As you go through the interview process, you will meet many interviewers who use behavioral based interview questions. These questions ask for specific examples of your past experiences and usually start with “Tell me about a time when you …” or “Describe a situation when…” These questions are used to give a good representation of how you will handle future situations. The most effective way to answer these questions is to develop your stories in advance and practice telling them so that you clearly communicate your experiences and most importantly, your results.
The process used to develop these stories is often called STAR or SAR process (Situation, Tasks/Actions, Results). This process helps you to describe past accomplishments and make them memorable for the interviewer. It also allows you to adapt your story to the specific company needs/opportunities and identify what you learned for future situations.
In order to start the process, think back on all your experiences in various jobs, volunteer situations and education. Identify some specific situations that you feel showcase your expertise. You should have a variety of situations that address different skills linked to the type of job you are applying for such as: team building/participation, customer service/sales, conflict resolution, project management, leadership, process improvement, communication. A good story can be easily adapted for several of these categories depending on the question you are asked.
S Describe the specific situation in enough detail so that the basics are covered: who, what, where, when, why. Situations can be problems, opportunities, new requirements, improvements, etc.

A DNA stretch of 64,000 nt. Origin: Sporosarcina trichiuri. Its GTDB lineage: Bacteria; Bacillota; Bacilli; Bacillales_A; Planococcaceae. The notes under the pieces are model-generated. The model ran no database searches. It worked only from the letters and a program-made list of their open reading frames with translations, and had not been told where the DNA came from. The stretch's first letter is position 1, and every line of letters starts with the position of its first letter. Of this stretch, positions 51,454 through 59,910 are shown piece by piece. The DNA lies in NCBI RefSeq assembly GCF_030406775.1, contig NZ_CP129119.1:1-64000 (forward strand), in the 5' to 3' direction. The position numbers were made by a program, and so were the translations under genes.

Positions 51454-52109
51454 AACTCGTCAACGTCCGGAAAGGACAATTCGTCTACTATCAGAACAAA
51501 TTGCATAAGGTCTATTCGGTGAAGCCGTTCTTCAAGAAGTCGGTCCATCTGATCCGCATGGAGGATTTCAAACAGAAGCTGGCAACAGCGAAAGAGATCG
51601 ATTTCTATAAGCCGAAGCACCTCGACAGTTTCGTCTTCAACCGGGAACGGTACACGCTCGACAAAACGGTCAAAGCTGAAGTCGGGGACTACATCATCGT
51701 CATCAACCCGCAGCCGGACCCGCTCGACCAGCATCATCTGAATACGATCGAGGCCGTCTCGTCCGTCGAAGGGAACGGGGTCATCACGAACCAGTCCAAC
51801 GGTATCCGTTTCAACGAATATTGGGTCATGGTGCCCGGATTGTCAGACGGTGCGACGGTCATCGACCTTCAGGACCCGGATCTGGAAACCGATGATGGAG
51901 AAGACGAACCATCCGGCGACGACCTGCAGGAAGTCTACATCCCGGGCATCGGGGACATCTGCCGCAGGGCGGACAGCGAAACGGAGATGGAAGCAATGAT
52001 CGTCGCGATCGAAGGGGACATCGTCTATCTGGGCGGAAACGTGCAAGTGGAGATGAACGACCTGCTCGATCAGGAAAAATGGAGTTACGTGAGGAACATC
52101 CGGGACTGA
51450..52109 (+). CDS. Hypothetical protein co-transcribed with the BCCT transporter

T/A Describe the steps you took to address the situation. Summarize the key steps so you can give a good overview of your actions, who you worked with and how you were able to resolve the situation.
R Here is your opportunity to bring it home! Often people don’t clearly communicate what was the impact of their actions. Try to answer the question “so what, how did your actions benefit the organization.” Quantifying results as much as possible is ideal, but qualitative results are also helpful. Also, think about how this situation is transferable to the new job or company.
Effective stories should be able to be told in about one to two minutes. Often people spend too much time describing the situation and actions, then short change the results. The interviewer is really listening for your results and how you will help them solve their problems. The more specific and memorable you make the stories, the more likely you will impress the interviewer.
Be sure to write the stories out in advance and practice with someone to make sure you hit the critical points. This is a great topic to work on with your CRC advisor!
- Melissa Jensen, CRC Advisor